Marylebone: Tyburn: Holborn
Modern Language Review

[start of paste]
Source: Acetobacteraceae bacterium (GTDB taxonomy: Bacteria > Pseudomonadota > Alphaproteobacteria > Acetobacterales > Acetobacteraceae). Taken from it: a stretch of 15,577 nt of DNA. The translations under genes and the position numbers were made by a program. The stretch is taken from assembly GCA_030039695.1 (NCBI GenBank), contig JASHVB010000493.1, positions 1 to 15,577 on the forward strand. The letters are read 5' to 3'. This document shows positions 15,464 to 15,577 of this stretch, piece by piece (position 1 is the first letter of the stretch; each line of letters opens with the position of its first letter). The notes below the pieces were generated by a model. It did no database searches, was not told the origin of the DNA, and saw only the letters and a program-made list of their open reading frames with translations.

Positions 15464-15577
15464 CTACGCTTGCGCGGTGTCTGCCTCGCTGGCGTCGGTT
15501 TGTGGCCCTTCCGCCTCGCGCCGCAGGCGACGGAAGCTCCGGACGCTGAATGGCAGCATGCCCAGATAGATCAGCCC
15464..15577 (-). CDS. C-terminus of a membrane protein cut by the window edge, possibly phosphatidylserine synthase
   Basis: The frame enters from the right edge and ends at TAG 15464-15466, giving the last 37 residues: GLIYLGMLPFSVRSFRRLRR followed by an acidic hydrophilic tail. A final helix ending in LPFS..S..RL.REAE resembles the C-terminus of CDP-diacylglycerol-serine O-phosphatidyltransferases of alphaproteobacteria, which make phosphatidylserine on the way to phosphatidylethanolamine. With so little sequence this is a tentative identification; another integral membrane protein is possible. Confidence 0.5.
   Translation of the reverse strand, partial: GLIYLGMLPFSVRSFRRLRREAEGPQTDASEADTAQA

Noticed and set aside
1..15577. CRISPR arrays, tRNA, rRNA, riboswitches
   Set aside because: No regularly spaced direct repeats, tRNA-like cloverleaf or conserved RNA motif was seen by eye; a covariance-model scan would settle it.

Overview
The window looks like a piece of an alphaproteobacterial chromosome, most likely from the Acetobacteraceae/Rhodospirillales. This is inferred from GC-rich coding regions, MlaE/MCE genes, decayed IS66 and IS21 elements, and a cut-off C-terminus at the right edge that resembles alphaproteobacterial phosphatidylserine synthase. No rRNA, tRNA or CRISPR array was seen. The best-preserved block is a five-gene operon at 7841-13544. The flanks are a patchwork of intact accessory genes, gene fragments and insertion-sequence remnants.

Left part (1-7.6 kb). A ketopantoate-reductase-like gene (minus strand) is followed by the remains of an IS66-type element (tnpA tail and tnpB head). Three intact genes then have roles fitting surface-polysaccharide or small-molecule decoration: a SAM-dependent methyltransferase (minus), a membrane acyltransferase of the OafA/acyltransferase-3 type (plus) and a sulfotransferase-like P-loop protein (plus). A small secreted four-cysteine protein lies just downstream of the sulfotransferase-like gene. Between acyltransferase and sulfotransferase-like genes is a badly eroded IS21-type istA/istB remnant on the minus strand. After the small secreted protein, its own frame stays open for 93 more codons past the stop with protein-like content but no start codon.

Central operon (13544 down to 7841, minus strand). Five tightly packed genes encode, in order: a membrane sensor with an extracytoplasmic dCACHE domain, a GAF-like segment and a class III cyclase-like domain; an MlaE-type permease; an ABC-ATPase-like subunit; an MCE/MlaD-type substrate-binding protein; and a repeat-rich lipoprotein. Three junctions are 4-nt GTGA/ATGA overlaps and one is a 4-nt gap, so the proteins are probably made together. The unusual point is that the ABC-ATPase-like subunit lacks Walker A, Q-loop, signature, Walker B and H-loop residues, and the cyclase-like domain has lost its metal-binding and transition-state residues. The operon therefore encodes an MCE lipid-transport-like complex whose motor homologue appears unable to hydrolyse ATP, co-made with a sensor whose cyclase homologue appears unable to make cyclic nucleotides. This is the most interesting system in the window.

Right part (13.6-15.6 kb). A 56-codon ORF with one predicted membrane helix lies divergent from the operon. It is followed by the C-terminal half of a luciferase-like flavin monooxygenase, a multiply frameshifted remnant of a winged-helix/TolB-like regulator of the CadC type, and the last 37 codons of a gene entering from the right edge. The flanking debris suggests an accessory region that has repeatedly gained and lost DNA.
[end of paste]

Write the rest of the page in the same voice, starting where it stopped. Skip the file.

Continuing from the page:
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... h and parish of St Marylebone (at the present time a rich residential quarter in London) has been the subject of much speculation. It has been suggested that St Marylebone was a 'corruption' of St Mary-la-Bonne, i.e. 'the church of Our Good Lady,' and that this name was subsequently transferred to the manor and the parish. In order to ascertain whether this hypothesis is correct or not, it is necessary to consult the evidence of the early forms. For this reason I have gone through a great number of mediseval records from which I collected material for an article on The French Definite Article in English Place-Names (Anglia, xxxiv, pp. 308-353), where I had occasion to deal-though more incidentally-with the origin of Marylebone. As this name is not mentioned in the records until the 15th century, I have had to supplement my material from sources of a more recent date. The principal of these are the following: Calendarium inquisitionum post mortem sive escaetarum, Henry III-Richard III (1806-) (=Inq. Post Mortem). A Calendar of the feet of fines for London and Middlesex, Richard I-12 Elizabeth, ed. W. J. Hardy and William Page, 1892-93 (=Feet of Fines). Calendars of State Papers. Letters and Papers, Foreign and Domestic, Henry VIII (19 vols.) (1862-(=Papers Foreign and Domestic). Domestic Series 1547-1673, 1689--92 (66 vols.) (1856-) (=State Papers, Domestic Series). In the vols. 1547-1673 only the modern forms of the place-names are noted. I have therefore only given references to a few entries (most of them referring to 'Marybone Park') in which the early spelling has been kept. The modern form Marylebone does not seem to occur in any original documents of the 17th century.